“People with learning disabilities have the same human rights as everyone else. However, a growing number of people aren’t getting the basic support they need to live the kind of lives the rest of us take for granted – a situation which will become more acute as the number of people with learning disabilities living into old age increases.
“We hope the Government will use this budget to recognise and address this increasing demand for care. Research carried out by the Learning Disability Coalition shows that an extra £200 million a year is needed to maintain current service provision. A transfer of resources from the NHS of even 0.2% could help to make up this shortfall giving people with learning disabilities the support they need, improving their quality of life and alleviating the burden on related healthcare services.”
Along with 11 other major learning disability organisations known as the Learning Disability Coalition, United Response is asking for the Government to recognise that the increased numbers of people with a learning disability – due to people living longer and more babies with severe disabilities surviving – mean that extra money is urgently needed. Based on work done at the University of Lancaster, the Coalition has estimated that an extra £200 million a year is needed to maintain services at current level.
There are a million people in England with learning disabilities, of whom around a quarter receive some kind of help from their local social services. However, social services budgets are becoming increasingly stretched and the criteria used for determining who is entitled to public support are being constantly tightened. A survey carried out by the Coalition found for example that a third of respondents had had their daytime activities cut.
For more information please contact Sarah Bartlett or Jaime Gill in the United Response Press Office on 020 8246 5237/ 020 8246 5122 or email firstname.lastname@example.org or email@example.com
Notes to editors:
United Response is a top 100 charity operating in England and Wales, providing a range of support and services for more than 1,500 people with learning disabilities, mental health needs or physical disabilities. We employ over 2,000 people across the organisation and have won many awards for our pioneering work since being founded in 1973.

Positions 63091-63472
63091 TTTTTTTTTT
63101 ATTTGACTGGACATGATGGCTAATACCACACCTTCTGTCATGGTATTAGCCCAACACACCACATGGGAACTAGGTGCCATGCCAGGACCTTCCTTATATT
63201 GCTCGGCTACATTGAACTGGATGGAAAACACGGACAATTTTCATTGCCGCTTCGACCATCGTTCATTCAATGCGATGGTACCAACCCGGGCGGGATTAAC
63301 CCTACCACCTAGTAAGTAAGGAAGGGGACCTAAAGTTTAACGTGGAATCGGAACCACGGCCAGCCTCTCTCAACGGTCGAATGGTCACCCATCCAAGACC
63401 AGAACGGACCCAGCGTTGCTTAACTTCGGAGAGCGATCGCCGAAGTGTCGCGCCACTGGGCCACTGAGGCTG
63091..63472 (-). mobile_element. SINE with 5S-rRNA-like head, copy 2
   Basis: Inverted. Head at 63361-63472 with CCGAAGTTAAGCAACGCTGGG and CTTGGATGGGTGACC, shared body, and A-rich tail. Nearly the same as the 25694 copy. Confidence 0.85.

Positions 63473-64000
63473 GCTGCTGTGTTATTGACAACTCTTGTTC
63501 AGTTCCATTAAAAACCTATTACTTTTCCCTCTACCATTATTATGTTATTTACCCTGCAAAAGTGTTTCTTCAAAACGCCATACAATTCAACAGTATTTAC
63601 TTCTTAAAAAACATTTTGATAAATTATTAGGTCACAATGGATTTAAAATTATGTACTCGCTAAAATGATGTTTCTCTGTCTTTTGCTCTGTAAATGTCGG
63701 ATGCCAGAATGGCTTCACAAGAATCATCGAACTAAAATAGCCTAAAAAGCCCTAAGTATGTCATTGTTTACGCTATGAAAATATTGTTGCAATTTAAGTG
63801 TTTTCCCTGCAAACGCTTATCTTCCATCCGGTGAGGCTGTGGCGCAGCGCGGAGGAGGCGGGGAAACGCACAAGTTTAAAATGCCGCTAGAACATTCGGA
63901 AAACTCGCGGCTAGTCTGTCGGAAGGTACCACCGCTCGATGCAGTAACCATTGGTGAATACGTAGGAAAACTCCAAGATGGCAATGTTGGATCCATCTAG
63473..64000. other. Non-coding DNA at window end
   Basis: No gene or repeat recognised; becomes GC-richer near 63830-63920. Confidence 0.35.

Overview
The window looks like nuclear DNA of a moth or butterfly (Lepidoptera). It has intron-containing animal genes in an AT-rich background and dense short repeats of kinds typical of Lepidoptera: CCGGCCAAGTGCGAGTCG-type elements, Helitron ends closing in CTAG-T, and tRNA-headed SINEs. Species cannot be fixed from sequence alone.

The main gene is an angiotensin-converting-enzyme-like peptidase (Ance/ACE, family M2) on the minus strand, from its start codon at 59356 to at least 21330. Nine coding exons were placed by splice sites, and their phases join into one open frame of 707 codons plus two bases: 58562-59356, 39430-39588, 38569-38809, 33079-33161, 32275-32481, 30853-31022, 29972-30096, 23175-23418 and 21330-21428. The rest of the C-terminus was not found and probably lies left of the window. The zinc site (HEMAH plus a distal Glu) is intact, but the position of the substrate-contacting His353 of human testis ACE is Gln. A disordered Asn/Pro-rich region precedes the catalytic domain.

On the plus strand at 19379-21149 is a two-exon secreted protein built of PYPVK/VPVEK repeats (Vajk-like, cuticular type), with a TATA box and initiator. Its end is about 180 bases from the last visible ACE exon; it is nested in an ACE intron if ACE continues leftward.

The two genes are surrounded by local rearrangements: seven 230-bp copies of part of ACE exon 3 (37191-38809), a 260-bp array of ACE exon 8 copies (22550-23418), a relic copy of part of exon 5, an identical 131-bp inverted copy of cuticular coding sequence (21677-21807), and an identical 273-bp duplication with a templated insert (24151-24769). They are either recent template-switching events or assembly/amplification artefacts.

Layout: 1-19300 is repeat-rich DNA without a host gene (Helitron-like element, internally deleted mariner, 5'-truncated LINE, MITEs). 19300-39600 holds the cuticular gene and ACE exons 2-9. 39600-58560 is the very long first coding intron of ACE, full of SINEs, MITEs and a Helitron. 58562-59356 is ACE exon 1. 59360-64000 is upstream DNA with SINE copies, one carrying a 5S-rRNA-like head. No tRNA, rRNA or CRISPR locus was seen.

Our mission is to enable people with learning disabilities, mental health needs and physical disabilities to take control of their lives.
Our vision is a society where disabled people are equal participants and have access to the same rights and opportunities as everyone else.
The services we provide depend on each person we work with. We can provide 24-hour support for people with profound physical needs, or just a few hours for those who need less support to live their lives. We can job coach someone into meaningful paid employment. We can provide outreach support for someone with a mental health need or help people who find it difficult to communicate by making information more accessible. The key to our success is that we work with each person to do the things they want to do, supporting them to communicate what they want and tell us how we are doing.
In support of our vision, we also campaign to improve the lives of people with disabilities in society. This may mean lobbying decision makers such as MPs to ensure that people’s voices are heard or it might mean working directly with disabled people so that they can be more directly engaged in the democratic process. We also work with employers to ensure that more people with learning disabilities, mental health needs and physical disabilities get a fair opportunity to work.
In 2008 alone, we were shortlisted as best employer in the Third Sector Excellence Awards and highly commended for our Annual Report. We also won a highly prestigious National Training Award for the investment we make in our staff. To find out more please visit www.unitedresponse.org.uk.
United Response Press Release, 22nd April 2009